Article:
• MisterPrecedent

    Time-outs are IDEAL because they mimic the punishment for misbehavior as an ADULT: JAIL (no toys, no friends, no freedom)! NOBODY (legally) gets “spanked” as a grown-up (nevermind your kinky bedroom antics). Plus, Time-Outs prepare them for the horrors of being Grounded (without their toys, friends or freedom) when they are teens. You’re teaching them how to regain control of THEMSELVES so you don’t always have to be there to do it FOR them.

    My nephews and niece are hellions because their parents are lazy, bad influences. I’ve never laid a finger on any of them, but they DO behave for ME because I taught them VERY early on, using Time-Outs, that I do NOT put up with that crap!

    Before age 2, I simply said “no” and picked them up and held them, preventing them from continuing the bad behavior. Time-Outs started at age 2 – one minute per year of their age (sometimes, “2 minutes” was a lot longer than 120 seconds, if needed, though – I love that little kids can’t tell time). They had to stand or sit in an empty corner (the most dreadfully boring place available) with NO toys and NO interaction with anyone – totally ignored and bored – in full sight of behaving kids having fun. I used a kitchen timer, and eventually, they learned that they had to shut up in order to hear the DING.

    At the end of the time, I asked them if they were ready to come out and play nicely. If not, they were to stay until they felt ready – with a warning that they would go back in immediately if they released themselves too soon. Ultimately, *I* did not control how long they actually stayed in Time-Out – THEY did.

    Fighting resulted in ALL participants going to separate corners for the number of minutes equal to ALL of their ages ADDED TOGETHER – regardless of who “started” it. Picking on a younger sibling was a really dumb move.

    One nephew was SO funny – he would scream and writhe and seethe and mutter, but he would NOT budge from the Time-Out corner, despite not being restrained in any way. It was like there was an invisible shield around it, preventing him from leaving. I had to bite myself to keep from laughing at him.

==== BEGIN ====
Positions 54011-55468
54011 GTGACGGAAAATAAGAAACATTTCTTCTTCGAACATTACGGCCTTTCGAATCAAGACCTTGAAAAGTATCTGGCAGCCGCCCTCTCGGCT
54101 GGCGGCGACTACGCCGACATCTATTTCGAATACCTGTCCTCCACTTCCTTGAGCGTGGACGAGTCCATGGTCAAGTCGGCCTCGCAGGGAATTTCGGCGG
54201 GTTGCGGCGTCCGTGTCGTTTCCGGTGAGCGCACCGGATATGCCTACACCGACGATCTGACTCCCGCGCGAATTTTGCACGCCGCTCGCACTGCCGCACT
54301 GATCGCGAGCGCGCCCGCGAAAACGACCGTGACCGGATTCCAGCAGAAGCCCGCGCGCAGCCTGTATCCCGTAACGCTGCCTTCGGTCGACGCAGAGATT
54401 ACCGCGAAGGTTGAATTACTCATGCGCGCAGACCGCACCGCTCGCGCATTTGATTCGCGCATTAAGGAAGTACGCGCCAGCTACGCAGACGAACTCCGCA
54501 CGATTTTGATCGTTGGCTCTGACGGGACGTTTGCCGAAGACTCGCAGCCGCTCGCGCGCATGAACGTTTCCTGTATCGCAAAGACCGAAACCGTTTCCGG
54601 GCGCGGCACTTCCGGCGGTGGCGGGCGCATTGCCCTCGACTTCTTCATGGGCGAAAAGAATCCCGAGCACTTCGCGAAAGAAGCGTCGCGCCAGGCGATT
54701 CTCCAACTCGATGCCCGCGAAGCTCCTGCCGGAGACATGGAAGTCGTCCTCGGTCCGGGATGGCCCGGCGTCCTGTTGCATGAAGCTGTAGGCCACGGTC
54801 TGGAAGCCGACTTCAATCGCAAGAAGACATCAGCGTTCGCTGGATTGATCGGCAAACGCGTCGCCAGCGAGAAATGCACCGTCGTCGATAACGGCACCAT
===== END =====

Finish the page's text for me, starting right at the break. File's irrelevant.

I haven’t had to give any of them Time-Outs in years – just the THREAT of it calms them down. Now I ask the older ones if THEY need to put THEMSELVES in a Time-Out, so to calm down (God knows, some adults do). So far, they haven’t needed to – just thinking about it usually does the trick.

    I may be “mean” but I am also “fun”, and their favorite, because I actually PLAY with them and give them lots of POSITIVE attention when they ARE behaving.

  • slappyintheface

    oh I had one of mine actually throw the time-out chair AT ME !!! oh yeah … they’re so damn cute

  • VegasNative

    I used to have fits so spectacular that my mom would lock me in the back yard. The backyard with a pool. In the eighties. Which means there was no fence. Heh heh heh. PARENTS.

  • ADDGirl

    This was amazing. When Marlo gets married you should read this at her wedding.

  • naugfly

    Timeouts are controversial? Wow– they are the “soft approach” in our house. You get two timeouts, and then we graduate to more austere measures. This afternoon my son decided that he was NOT coming in the house, he tried to stow away in Grandma’s car, and when I ousted him from the vehicle, he writhed around in the front yard, screaming like he was a a target of the Spanish Inquisition. Two failed timeouts later, we got a swat (alright, or two) on the butt. He was not impressed, and carried on. At that point, I calmly took a garbage bag in his room and stuck every toy he owned in it, down to his awesome solar system/rocket ship run in the middle of his room.

    He has been steadily earning back the toys one by one since then.

    I wouldn’t even invite the “timeouts brutalize your children” folks to my house, even to spit in their coffee. No good can come of such associations.

  • Marissa13